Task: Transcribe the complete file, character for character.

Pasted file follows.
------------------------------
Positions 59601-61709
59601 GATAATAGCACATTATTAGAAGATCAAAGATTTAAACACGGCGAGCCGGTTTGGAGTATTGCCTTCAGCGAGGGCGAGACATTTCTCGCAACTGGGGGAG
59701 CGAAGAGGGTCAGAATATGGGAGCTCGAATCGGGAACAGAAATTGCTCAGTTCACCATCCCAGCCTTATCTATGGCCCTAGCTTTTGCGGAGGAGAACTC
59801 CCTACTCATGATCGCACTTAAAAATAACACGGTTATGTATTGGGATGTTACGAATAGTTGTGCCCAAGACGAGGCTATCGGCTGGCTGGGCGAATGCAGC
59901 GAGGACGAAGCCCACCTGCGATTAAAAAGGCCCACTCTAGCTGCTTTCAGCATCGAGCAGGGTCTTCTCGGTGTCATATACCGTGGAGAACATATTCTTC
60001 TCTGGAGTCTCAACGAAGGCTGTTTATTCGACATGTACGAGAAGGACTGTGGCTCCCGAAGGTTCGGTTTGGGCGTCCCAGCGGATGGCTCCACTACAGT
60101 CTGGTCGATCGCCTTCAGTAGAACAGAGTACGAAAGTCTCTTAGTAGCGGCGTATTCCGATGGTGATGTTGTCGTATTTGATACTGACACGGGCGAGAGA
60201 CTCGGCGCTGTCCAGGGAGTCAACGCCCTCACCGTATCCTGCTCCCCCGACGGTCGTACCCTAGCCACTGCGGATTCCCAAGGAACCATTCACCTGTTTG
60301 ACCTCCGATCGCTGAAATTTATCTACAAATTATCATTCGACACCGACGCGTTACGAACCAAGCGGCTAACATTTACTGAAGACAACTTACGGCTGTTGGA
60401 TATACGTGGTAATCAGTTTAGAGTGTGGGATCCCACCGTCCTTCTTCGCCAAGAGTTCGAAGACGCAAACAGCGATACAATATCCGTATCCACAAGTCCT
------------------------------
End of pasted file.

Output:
Positions 59601-61709
59601 GATAATAGCACATTATTAGAAGATCAAAGATTTAAACACGGCGAGCCGGTTTGGAGTATTGCCTTCAGCGAGGGCGAGACATTTCTCGCAACTGGGGGAG
59701 CGAAGAGGGTCAGAATATGGGAGCTCGAATCGGGAACAGAAATTGCTCAGTTCACCATCCCAGCCTTATCTATGGCCCTAGCTTTTGCGGAGGAGAACTC
59801 CCTACTCATGATCGCACTTAAAAATAACACGGTTATGTATTGGGATGTTACGAATAGTTGTGCCCAAGACGAGGCTATCGGCTGGCTGGGCGAATGCAGC
59901 GAGGACGAAGCCCACCTGCGATTAAAAAGGCCCACTCTAGCTGCTTTCAGCATCGAGCAGGGTCTTCTCGGTGTCATATACCGTGGAGAACATATTCTTC
60001 TCTGGAGTCTCAACGAAGGCTGTTTATTCGACATGTACGAGAAGGACTGTGGCTCCCGAAGGTTCGGTTTGGGCGTCCCAGCGGATGGCTCCACTACAGT
60101 CTGGTCGATCGCCTTCAGTAGAACAGAGTACGAAAGTCTCTTAGTAGCGGCGTATTCCGATGGTGATGTTGTCGTATTTGATACTGACACGGGCGAGAGA
60201 CTCGGCGCTGTCCAGGGAGTCAACGCCCTCACCGTATCCTGCTCCCCCGACGGTCGTACCCTAGCCACTGCGGATTCCCAAGGAACCATTCACCTGTTTG
60301 ACCTCCGATCGCTGAAATTTATCTACAAATTATCATTCGACACCGACGCGTTACGAACCAAGCGGCTAACATTTACTGAAGACAACTTACGGCTGTTGGA
60401 TATACGTGGTAATCAGTTTAGAGTGTGGGATCCCACCGTCCTTCTTCGCCAAGAGTTCGAAGACGCAAACAGCGATACAATATCCGTATCCACAAGTCCT